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'The Drowning Girls': A Tale of Women Lifting Each Other Up

Renaissance Theaterworks
Poster for 'The Drowning Girls'

The plot reads like something out of a tabloid. Over the course of three years, three women all marry the same man. Not at the same time, of course. But they befall the same fate - murdered for their trouble. The fact that this is a true story just adds to the intrigue.

Renaissance Theatreworks opens their season with The Drowning Girls, based on the true stories of "The Brides in the Bath" murders in England, during the early 1900s. 

Director Mallory Metoxen says she was drawn to the play because it went beyond the facts of the actual crimes, and delved into the lives of the women. 

"This play takes those facts, and makes it into a beautiful, poetic story about the women behind these facts."

George Joseph Smith is the real-life serial killer responsible for these murders, but his crimes went far beyond that. Smith was a con man who married more than half a dozen women (legally and illegally). Most of them were picked for the same reason: they were wealthy. He would often rob them and leave without a trace.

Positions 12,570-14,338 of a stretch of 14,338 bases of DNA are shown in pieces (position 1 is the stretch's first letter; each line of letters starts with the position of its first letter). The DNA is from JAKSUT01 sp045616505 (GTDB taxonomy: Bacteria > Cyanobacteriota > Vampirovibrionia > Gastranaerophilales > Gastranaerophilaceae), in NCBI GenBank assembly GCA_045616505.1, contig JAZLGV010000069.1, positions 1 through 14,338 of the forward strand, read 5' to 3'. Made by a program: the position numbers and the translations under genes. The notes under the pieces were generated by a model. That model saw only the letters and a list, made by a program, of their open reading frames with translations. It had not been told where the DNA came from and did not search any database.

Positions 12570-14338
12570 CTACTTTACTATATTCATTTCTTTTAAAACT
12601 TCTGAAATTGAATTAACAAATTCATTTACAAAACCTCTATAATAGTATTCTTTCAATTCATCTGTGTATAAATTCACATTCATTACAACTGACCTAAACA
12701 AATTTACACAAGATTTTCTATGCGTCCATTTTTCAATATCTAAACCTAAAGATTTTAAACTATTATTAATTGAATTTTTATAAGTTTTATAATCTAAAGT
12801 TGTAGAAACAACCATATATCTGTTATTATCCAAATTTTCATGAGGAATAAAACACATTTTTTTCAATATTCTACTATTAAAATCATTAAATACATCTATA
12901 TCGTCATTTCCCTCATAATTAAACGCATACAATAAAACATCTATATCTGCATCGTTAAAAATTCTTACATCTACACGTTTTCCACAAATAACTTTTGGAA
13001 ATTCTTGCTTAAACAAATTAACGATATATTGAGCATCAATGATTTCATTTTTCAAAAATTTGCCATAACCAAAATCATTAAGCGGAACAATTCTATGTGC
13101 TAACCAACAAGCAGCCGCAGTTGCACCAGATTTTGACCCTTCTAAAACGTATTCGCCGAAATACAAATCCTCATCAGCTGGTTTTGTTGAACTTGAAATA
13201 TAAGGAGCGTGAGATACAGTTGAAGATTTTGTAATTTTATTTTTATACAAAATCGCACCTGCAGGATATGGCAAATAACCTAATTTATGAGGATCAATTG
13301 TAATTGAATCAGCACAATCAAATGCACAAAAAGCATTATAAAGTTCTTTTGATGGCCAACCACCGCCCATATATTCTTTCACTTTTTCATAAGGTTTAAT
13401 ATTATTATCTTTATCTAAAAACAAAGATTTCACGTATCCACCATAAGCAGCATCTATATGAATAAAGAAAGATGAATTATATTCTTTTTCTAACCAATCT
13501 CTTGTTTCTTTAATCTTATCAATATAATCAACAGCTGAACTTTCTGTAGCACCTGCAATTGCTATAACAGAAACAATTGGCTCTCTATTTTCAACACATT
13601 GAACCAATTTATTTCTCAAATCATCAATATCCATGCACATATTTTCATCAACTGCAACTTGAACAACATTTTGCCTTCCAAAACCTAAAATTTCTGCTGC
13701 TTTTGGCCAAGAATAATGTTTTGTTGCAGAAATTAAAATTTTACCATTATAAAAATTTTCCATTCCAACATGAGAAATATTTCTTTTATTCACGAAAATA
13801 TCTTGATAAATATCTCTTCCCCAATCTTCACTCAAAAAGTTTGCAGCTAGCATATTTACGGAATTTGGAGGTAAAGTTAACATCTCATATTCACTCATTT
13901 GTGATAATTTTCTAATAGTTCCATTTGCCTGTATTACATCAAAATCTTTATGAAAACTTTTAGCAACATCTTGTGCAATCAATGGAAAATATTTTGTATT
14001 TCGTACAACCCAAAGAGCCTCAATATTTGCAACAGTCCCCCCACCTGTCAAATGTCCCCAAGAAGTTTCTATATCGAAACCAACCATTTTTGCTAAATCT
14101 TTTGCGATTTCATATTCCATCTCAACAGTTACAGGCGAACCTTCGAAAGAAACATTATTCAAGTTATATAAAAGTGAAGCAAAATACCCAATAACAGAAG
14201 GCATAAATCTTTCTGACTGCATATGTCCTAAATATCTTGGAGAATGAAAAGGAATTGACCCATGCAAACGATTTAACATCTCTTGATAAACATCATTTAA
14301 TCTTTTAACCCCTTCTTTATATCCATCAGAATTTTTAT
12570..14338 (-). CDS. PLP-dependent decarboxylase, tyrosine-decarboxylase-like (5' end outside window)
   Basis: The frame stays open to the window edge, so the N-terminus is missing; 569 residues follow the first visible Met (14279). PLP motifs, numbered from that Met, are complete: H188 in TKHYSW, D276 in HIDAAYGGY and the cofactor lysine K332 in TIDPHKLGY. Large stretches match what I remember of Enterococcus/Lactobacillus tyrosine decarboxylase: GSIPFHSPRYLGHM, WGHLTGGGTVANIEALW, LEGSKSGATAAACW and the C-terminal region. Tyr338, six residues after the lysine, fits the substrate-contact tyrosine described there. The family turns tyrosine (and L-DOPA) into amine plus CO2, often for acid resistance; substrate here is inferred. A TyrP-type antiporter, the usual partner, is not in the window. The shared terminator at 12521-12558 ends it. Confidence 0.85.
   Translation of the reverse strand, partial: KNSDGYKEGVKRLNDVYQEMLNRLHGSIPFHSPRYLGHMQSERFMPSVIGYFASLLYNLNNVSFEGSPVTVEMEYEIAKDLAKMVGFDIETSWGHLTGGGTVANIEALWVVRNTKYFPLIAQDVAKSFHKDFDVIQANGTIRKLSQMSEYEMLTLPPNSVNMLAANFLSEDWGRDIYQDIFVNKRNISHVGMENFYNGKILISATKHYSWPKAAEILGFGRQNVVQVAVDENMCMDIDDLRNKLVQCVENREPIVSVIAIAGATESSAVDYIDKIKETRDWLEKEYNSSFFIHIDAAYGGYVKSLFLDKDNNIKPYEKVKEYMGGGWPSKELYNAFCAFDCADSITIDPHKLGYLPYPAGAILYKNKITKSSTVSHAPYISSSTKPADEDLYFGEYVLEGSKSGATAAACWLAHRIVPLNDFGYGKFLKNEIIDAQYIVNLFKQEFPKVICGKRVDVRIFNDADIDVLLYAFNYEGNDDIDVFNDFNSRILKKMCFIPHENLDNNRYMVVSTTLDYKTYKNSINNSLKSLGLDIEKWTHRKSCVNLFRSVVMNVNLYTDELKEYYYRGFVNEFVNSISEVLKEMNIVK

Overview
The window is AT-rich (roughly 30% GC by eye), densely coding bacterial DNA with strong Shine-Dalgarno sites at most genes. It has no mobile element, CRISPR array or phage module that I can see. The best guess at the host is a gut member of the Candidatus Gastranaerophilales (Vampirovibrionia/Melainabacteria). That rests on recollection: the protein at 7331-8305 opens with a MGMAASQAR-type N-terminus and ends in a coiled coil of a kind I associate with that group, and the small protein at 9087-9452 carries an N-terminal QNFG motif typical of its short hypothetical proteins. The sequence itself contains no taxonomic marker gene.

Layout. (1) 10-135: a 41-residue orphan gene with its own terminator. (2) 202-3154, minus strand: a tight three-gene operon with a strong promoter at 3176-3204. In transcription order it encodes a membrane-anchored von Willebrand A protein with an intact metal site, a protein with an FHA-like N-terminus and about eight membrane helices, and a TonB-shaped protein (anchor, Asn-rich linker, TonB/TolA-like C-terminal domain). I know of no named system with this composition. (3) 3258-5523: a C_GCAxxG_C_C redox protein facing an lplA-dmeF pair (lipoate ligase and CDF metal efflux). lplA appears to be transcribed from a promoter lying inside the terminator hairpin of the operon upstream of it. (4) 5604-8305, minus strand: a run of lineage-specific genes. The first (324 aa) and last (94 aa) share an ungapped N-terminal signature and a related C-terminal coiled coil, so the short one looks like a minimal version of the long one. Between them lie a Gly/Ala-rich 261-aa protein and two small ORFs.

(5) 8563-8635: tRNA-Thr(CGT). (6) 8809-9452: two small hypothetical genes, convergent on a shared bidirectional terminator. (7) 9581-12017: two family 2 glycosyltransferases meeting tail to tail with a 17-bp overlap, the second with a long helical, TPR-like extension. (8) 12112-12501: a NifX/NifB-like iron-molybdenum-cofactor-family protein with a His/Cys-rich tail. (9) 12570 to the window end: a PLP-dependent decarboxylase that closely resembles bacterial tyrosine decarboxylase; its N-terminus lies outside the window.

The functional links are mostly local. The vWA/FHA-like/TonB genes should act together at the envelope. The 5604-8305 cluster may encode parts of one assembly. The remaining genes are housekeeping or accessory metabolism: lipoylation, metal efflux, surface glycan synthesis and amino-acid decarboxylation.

Suzie Dueker, Elyse Edleman, and Marcee Doherty-Elst all star in the production, playing the three women Smith murdered, whose names in real life were: Margaret Elizabeth Lloyd, Alice Smith, and Beatrice Williams. 

Edleman says the play is a way of reclaiming the identities of these women. "This is our chance to tell our stories, to go through our lives and to also have catharsis in a way, to connect with one another and to regain our power," she says, "and we do that."

Edleman says there is a real power in having all three women tell their stories on stage, together. "There really is, for women, strength in numbers. We are quite actually, at the end of this play, stronger together," she says. "It would be one thing to tell the story by myself, but it is so much easier when I have other people cheering me on and lifting me up, other women."

The Drowning Girlsopens Friday and runs through mid-November.

Bonnie North
Bonnie joined WUWM in March 2006 as the Arts Producer of the locally produced weekday magazine program Lake Effect.